Motif and theme go hand-in-hand in folklore studies, but theme has a slightly different connotation than in daily or literary use.
When I teach college-level folklore classes, I’m intent on my students understanding the difference between motif and theme, and how to use the terms properly to analyze folklore texts. The ability to do so demonstrates the key insight that what’s found on the surface of folklore texts is only the tip of the iceberg.
Recall that a motif is “the smallest element in a tale having a power to persist in tradition.” Motifs are almost always explicit at the textual level, that is, they appear word-for-word in the performance or transcription of the folk narrative (though it’s worth noting that we also use these terms in discussing material culture, such as pottery; motifs would include the most prevalent designs such as spirals or depictions of animals).
In contrast, theme is the abstraction of a meaningful idea or message that the listener, viewer, or reader gleans from the folklore text, or which the teller/narrator might intend to convey. In addition to working with a single text, we can assemble a number of texts from a given genre, list their motifs, and then arrive at an understanding of the main themes that genre expresses.
For example, if I were to tell you some dumb blonde jokes, we’d end up with a list of motifs like hair color, mistakes, and stupid incidents/people. But if you look at the aggregate of dumb blonde jokes, as well as the cultural context in which they emerged, it becomes clear that they’re really about gender. Nobody introduces a dumb blonde joke, however, by saying: “Here’s a joke about gender conflict in contemporary American culture…” For the most part, when you’re describing what a folklore text or genre is about, you’re talking theme. And there are some narrators who will introduce story texts that way…but usually inferring the theme(s) of a text means doing a little digging.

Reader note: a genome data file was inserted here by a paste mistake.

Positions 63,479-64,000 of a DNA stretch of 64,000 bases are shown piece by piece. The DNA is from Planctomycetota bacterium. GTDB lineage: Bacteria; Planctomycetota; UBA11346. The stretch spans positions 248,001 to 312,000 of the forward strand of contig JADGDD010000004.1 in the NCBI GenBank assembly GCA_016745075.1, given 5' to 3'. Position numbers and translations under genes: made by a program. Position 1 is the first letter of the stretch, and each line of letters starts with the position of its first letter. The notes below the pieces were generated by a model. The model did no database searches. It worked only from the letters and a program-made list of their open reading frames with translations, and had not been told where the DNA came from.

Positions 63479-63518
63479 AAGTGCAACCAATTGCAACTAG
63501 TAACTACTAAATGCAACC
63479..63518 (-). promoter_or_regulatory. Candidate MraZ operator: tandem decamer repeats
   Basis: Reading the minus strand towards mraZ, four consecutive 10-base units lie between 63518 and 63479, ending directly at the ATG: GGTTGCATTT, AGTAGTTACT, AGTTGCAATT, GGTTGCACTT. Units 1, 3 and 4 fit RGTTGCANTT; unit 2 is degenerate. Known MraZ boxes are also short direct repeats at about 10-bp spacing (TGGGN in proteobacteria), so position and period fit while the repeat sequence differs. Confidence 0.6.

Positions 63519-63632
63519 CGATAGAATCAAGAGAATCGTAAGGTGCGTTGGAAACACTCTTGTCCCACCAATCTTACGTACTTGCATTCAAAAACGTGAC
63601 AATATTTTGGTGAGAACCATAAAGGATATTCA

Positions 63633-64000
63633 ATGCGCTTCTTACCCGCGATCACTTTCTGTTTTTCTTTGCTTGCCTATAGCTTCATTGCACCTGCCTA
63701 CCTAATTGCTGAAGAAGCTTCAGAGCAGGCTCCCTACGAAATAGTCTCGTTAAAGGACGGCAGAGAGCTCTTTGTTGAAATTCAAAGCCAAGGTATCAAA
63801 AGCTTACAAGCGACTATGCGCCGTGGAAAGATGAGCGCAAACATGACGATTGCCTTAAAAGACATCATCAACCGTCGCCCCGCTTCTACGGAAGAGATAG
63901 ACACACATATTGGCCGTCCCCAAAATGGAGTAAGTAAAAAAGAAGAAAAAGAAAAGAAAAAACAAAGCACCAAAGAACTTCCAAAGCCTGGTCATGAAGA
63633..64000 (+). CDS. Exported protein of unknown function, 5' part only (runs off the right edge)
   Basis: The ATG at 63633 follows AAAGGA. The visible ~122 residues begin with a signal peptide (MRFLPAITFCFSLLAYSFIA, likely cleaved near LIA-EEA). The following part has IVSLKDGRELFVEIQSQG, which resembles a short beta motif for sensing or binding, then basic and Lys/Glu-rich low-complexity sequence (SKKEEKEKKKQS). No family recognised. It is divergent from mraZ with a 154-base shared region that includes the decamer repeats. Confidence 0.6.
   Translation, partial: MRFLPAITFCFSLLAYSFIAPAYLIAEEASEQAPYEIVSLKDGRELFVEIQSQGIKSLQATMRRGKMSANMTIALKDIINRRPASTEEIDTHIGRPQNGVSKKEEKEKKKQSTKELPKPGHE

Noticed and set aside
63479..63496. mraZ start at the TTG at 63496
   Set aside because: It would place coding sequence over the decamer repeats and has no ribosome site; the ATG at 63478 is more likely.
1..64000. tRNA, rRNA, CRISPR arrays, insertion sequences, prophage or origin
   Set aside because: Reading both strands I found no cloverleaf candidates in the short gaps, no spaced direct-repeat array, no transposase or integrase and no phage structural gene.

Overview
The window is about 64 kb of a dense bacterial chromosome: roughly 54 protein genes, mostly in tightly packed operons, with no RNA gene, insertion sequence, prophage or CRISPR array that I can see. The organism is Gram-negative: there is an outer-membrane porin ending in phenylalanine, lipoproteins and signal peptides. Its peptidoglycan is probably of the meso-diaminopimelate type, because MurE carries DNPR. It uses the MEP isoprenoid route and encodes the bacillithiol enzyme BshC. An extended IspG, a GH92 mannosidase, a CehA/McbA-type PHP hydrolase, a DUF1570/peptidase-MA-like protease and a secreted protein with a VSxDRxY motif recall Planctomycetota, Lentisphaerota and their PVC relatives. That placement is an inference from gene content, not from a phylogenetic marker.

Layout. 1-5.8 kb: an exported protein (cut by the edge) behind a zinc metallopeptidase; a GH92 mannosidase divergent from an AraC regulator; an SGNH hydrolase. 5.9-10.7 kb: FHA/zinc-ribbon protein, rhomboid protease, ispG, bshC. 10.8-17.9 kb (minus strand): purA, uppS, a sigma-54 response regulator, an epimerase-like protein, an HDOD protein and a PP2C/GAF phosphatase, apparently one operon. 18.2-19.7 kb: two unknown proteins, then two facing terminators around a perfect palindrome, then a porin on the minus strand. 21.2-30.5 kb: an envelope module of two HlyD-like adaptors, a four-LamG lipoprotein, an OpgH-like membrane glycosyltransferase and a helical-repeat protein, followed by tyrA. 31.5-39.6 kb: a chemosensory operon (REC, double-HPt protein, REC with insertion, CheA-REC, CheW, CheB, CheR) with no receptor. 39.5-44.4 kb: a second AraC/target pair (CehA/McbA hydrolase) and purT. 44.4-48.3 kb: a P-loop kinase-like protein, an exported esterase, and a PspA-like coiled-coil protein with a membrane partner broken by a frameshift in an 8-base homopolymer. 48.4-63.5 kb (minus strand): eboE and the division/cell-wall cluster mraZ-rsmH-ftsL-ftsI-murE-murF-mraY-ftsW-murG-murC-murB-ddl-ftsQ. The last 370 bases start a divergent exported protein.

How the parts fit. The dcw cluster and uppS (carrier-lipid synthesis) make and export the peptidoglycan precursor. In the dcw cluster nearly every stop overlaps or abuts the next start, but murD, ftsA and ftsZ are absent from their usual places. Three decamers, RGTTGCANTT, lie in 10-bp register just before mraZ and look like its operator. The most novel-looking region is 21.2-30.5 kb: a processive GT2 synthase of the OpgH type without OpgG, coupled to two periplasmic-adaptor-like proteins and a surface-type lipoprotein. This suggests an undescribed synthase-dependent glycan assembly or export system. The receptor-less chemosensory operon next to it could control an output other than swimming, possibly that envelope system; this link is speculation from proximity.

One particularly intriguing case study when it comes to themes in folklore genres is personal narrative. Let’s recall that despite their plots that are unique to the teller (being based on the teller’s life experience), personal narratives count as folklore because they become traditional to the teller over time, and thus we can document multiple existence and variation at work (key hallmarks of folklore). The other important factor is that culture shapes what is deemed an acceptable or entertaining narrative, and thus we can document the existence of themes in personal narratives as another way to demonstrate their traditionality.
As personal narrative scholar Sandra Dolby points out, “the use of themes constitutes creative expressions” (24, italics in original). In other words, narrators deliberately inflect their narratives with themes, in order to convey a number of meanings. Further, there are three main kinds of themes that tend to be expressed in personal narratives:
By creating a personal narrative, a storyteller articulates and affirms personal values along three thematic lines: (1) character, (2) behavior, and (3) attitude. The storyteller chooses events that illustrate themes of characterization, didactic themes (behavior), and humorous or ironic themes (attitude). The telling is the choosing of the theme and the creation of the event. (24)